Trade Rains on the Jobs Parade
Earlier this month the Labor Department reported that 227,000 new jobs were added to the economy in February, marking the third consecutive month of positive jobs growth. Many observers took the news as evidence that the recovery has taken hold in earnest, helping send the S&P 500 index to the highest level in nearly five years. However the very same day the Commerce Department reported that, after surging for much of the last year, the U.S. trade deficit increased to $52.6 billion for January, the largest monthly trade gap since October 2008. This second data set should dampen enthusiasm for the first.
If the jobs that we have created over the last few years had been productive, our trade deficit would now be shrinking, not growing. But the opposite is happening. These jobs are being created by the expenditure of borrowed money, and are not helping to forge a newer more competitive economy. In the years before the real estate crash, our economy created millions of jobs in construction, mortgage finance and real estate sales. But as soon as the bubble burst, those jobs disappeared. Today's jobs are similarly being built as a consequence of another bubble, this time in government debt. And, likewise, when this bubble bursts they too will vanish.
Throughout much of the last decade I had continuously warned that the growing trade deficit was an unmistakable sign that the U.S. was on an unsustainable path. To me, monthly gaps of $60 billion simply meant that Americans were going deeper into debt (to the tune of $2,400 per year, per citizen) in order to buy products that we were no longer productive enough to make ourselves. I pointed out that America had become an economic juggernaut in the 19th and 20th centuries on the back of our enormous trade surpluses, which allowed for growing wealth, a stronger currency, and greater economic power abroad. This is exactly what China is doing today. Deficits reverse these benefits. (To learn how China is spending its surplus, see the article in our latest newsletter.)
My critics almost universally dismissed these concerns, typically saying that our trade deficits resulted from our economic strength and that they were a natural consequence of our status at the top of the global food chain. I pointed out that even highly developed, technologically advanced economies still need to pay for their imports with exports of equal value. Instead all that we were, and are, exporting was debt and inflation.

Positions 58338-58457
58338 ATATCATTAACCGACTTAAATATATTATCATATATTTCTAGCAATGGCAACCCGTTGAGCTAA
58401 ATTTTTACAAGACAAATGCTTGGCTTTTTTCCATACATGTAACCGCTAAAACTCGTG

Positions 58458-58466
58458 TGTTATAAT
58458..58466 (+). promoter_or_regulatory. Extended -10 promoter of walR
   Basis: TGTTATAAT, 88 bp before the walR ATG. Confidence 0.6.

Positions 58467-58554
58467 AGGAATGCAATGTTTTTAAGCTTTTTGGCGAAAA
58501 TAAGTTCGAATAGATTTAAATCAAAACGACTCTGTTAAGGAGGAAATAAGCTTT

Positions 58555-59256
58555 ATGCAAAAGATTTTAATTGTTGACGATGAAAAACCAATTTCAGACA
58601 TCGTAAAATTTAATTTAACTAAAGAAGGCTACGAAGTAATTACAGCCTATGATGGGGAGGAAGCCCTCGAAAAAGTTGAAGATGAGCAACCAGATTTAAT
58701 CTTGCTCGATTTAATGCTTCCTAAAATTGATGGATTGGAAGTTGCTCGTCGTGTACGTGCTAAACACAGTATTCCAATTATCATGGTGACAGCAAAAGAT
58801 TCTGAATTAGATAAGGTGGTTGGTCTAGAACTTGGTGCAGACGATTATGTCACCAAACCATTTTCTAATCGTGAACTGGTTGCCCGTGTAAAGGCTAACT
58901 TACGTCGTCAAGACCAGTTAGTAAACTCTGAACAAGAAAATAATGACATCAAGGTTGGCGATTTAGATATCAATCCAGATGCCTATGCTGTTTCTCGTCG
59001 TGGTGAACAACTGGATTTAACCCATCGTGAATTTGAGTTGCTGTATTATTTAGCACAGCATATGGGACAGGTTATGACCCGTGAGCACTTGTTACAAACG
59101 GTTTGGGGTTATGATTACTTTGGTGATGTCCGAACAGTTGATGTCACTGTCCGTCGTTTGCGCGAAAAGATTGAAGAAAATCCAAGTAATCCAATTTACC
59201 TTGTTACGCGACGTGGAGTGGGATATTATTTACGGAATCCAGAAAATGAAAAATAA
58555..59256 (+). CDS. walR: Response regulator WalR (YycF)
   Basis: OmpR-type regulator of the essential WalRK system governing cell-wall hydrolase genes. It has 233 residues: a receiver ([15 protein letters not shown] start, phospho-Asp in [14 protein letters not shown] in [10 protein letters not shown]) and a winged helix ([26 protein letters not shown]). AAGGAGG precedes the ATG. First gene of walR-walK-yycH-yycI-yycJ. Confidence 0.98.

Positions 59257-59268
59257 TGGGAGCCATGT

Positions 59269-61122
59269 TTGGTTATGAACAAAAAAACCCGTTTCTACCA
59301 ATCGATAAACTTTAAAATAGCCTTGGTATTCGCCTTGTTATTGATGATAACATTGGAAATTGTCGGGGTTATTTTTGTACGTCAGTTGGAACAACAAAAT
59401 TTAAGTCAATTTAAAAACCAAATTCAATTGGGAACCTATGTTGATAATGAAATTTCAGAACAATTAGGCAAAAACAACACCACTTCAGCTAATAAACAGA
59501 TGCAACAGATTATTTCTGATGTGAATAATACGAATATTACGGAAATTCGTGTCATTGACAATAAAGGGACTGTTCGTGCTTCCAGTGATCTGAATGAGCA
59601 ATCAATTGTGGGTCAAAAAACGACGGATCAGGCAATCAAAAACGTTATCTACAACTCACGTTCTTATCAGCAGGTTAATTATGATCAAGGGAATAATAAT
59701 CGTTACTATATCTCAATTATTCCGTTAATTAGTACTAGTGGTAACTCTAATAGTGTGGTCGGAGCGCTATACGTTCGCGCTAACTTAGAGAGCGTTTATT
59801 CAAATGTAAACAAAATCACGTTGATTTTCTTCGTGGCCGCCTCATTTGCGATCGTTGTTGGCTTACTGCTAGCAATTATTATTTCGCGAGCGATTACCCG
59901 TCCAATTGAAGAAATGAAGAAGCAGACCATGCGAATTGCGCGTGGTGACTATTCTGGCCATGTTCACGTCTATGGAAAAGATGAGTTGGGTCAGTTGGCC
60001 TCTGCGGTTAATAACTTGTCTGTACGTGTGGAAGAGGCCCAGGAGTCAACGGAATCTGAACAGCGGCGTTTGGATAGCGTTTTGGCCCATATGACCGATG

The financial crisis initiated a painful, but needed, process whereby Americans spent less on imported products while manufacturing more products to send abroad. But the countless government fiscal and monetary stimuli stopped this healing process dead in its tracks. Government borrowing and spending redirected capital back into the unproductive portions of our economy. Health care, education, government, and retail have all expanded in the last few years. But manufacturing has not grown at the pace needed to solve the trade problem.
Job creation at home has been like vegetation sprouting along the banks of rivers of stimulus. These artificial channels may help temporarily, but they prevent trees from taking root where they are needed most. Our economy has yet to restructure itself in a healthy manner. The recession should have forced us to address the problem of persistent and enormous trade deficits. We have utterly failed to do this. So while the job numbers look good for now, the pattern is ultimately unsustainable.
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here] More importantly, don't wait
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to buy Peter Schiff's best-selling, latest book, "How
an Economy Grows and Why It Crashes."
For a look back at how Peter Schiff predicted the current crisis, read his 2007 bestseller "Crash Proof: How to Profit from the Coming Economic Collapse" [buy here]
More importantly, don't wait for reality to set in. Protect your wealth and preserve your purchasing power before it's too late. Discover the best way to buy gold at www.goldyoucanfold.com, and subscribe to our free, on-line investment newsletter.
Mr. Schiff is one of
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